Oil and gas condensate production are the keystone of Kazakhstan economy and amounted to 51.2 million tons in 2003. Kazakhstan holds about 4 billion tons of proven recoverable oil reserves, many of them untapped, and 2,000 cu. km. of gas. Expansion is planned, to produce as much as 3 million barrels (477,000 cu. m.) per day by 2015, lifting Kazakhstan into the ranks of the world's top 10 oil-producing nations. This is why the country received high credits from international organizations. Accordingly sound is the economy, which first went under the typical dynamics of a transition country after the breakdown of the Soviet system. While its gross domestic product (GDP) in purchasing power parity (PPP) amounted to $4,089 per capita in 1990, in 1994 it slid 40 percent to $2,442.

Forests cover 3.75 percent of Kazakhstan's total territory and are not commercially used. The available agricultural land consists of 79,151 sq. mi. (205,000 sq. km.) of arable land and 235,908 sq. mi. (611,000 sq. km.) of land devoted to pastures and hay. Agriculture accounted for 13.6 percent of Kazakhstan's GDP in 2003. Kazakhstan is the sixth-largest grain producer in the world. Wheat, barley, cotton, rice, and livestock, especially sheep-breeding are the most important agricultural commodities. Agricultural land occupies more than 326,642 sq. mi. (846,000 sq. km.).


All General Circulation Models (GCMs) predict an increase in climate aridity, suggesting temperature increases from 7-12 degrees F (4-7 degrees C) under doubling carbon dioxide (CO2) rates 2050-75. Precipitation change is projected to between a 10 percent decrease to a 20 percent increase, and is expected to be redistributed. Decreased wheat yields and negative impacts on sheep-breeding productivity are expected due to grassland yield decrease and the direct impact of increases in duration of stable hot weather on sheep. Doubled CO2 levels would reduce water resources by about 20-30 percent in Kazakhstan. In the mountain areas the snow line will rise by 0.3-0.4 mi. (500-700 m.); mudflow activity will increase, with a reduction of the sub-humid zone for grain crop cultivation of about 6-23 percent. UKMO predicts the complete disappearance of the subhumid zone from Kazakhstan territory.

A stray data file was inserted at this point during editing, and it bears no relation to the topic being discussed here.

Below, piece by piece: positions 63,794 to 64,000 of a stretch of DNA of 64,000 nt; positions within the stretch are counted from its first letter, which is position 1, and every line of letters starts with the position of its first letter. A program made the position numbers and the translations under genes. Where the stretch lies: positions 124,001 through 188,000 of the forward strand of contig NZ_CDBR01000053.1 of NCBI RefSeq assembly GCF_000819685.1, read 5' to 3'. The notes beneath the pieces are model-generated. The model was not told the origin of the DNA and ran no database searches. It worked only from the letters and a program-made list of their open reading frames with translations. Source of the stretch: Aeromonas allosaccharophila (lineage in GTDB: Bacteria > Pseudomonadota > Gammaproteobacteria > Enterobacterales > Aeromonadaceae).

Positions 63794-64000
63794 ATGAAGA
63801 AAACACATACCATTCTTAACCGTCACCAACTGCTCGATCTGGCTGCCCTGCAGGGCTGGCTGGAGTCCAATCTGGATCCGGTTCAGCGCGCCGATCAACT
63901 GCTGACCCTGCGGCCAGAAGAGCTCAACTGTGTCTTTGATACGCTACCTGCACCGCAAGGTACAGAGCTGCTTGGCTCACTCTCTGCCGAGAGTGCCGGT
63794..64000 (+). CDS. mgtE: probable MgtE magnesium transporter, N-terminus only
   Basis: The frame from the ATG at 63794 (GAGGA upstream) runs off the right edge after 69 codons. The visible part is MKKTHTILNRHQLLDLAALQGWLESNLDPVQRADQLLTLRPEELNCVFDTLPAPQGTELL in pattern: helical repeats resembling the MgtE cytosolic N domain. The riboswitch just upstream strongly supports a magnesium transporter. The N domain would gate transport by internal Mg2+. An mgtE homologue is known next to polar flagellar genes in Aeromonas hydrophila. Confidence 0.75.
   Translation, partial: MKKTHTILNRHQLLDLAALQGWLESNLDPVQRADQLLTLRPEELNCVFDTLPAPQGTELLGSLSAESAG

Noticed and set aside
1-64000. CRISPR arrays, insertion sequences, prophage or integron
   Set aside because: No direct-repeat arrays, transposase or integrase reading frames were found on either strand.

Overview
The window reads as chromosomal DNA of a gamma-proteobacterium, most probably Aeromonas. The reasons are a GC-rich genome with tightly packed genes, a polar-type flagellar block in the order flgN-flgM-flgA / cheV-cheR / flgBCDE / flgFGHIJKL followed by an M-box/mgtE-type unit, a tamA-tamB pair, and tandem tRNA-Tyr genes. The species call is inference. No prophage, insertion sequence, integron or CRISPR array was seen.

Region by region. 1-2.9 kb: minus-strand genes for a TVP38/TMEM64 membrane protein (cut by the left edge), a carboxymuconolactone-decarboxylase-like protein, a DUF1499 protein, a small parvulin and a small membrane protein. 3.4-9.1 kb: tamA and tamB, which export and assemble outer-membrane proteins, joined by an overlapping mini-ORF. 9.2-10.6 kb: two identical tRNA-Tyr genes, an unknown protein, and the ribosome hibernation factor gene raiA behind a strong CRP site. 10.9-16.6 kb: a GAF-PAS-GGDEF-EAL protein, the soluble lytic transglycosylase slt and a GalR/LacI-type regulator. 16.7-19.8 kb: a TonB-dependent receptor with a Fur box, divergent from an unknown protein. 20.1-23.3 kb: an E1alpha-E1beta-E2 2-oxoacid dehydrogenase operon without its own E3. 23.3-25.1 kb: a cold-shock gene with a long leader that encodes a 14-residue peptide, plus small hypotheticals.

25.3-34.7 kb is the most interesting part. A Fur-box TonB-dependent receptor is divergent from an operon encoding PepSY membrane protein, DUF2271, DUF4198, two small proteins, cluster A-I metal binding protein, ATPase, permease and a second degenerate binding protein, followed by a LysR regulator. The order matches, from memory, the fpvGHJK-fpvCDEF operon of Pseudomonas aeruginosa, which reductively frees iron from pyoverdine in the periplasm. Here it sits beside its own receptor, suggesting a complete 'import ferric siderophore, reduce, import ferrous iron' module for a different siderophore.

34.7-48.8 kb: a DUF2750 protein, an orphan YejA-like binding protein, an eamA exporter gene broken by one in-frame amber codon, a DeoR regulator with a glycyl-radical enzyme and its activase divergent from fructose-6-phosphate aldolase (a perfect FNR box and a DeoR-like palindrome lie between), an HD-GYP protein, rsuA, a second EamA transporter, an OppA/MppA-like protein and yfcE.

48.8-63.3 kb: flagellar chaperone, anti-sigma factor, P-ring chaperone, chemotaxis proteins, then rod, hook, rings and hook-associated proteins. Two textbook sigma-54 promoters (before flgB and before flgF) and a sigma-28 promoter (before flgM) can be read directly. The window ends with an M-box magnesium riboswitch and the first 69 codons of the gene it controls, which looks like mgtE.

Kazakhstan ranks as the 30th largest greenhouse gas emitter in the world, with per capita emissions of 8.14471 CO2 equivalents per 1,000 people. It has been demonstrated that the energy share in 2005 was 78 percent, in second place was agriculture (8.4 percent), and the third source of emissions was industrial processes (6.7 percent). The wastes share amounts to 6.9 percent. The percentage share of the contribution of three basic gases with direct greenhouse effects in 2005 was the following: CO2, 77.4 percent; methane, 17.7 percent; and nitrous oxide, 4.9 percent.

Further sequestering of CO2 is planned to be achieved by increasing forests to 4.6 percent of land area by 2010 and to 5.1 percent by 2020, which would increase sequestration of about 6,000 Gg. Reducing arable areas on less productive land with simultaneous intensification in others, could sequester up to 674 Gg. Kazakhstan has a huge potential for energy saving in the power sector, especially by energy saving, and increasing energy efficiency, and the share of this sector already substantially decreased.

Adaptation strategies are long-term, market-based and oriented to external development. International assistance is required. Kazakhstan signed the United Nations framework Convention on Climate Change in June 1992 and ratified it in May 1995. In 1997, the government of Kazakhstan supported the World Bank Carbon Initiative on establishment of international carbon credits market and adopted a law on Energy Saving. In March 1999, Kazakhstan signed the Kyoto Protocol as a nonParty to Annex 1 of the UNFCCC and a non-Party to the Kyoto Protocol.

SEE ALSo: Glaciers, Retreating; Oil, Consumption of; Oil, Production of; Salinity.

BIBLIoGRAPHY. Stephan Harrison, "Kazakhstan: Glaciers and Politics," Open Democracy, www.opendemocracy. net/globalization-climate_change_debate/kazakhstan_ 2551.jsp; United Nations Environment Programme, Lake Balkash: http://www.grid.unep.ch/activities/sustainable/ balkhash/index.php; Climate Change Coordination Centre, http://www.climate.kz/eng/?m=html&cid=26; United Nations Framework Convention on Climate Change, "Initial National Communication of the Republic of Kazakh

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Renewable Energy Eco Friendly

Renewable energy is energy that is generated from sunlight, rain, tides, geothermal heat and wind. These sources are naturally and constantly replenished, which is why they are deemed as renewable.

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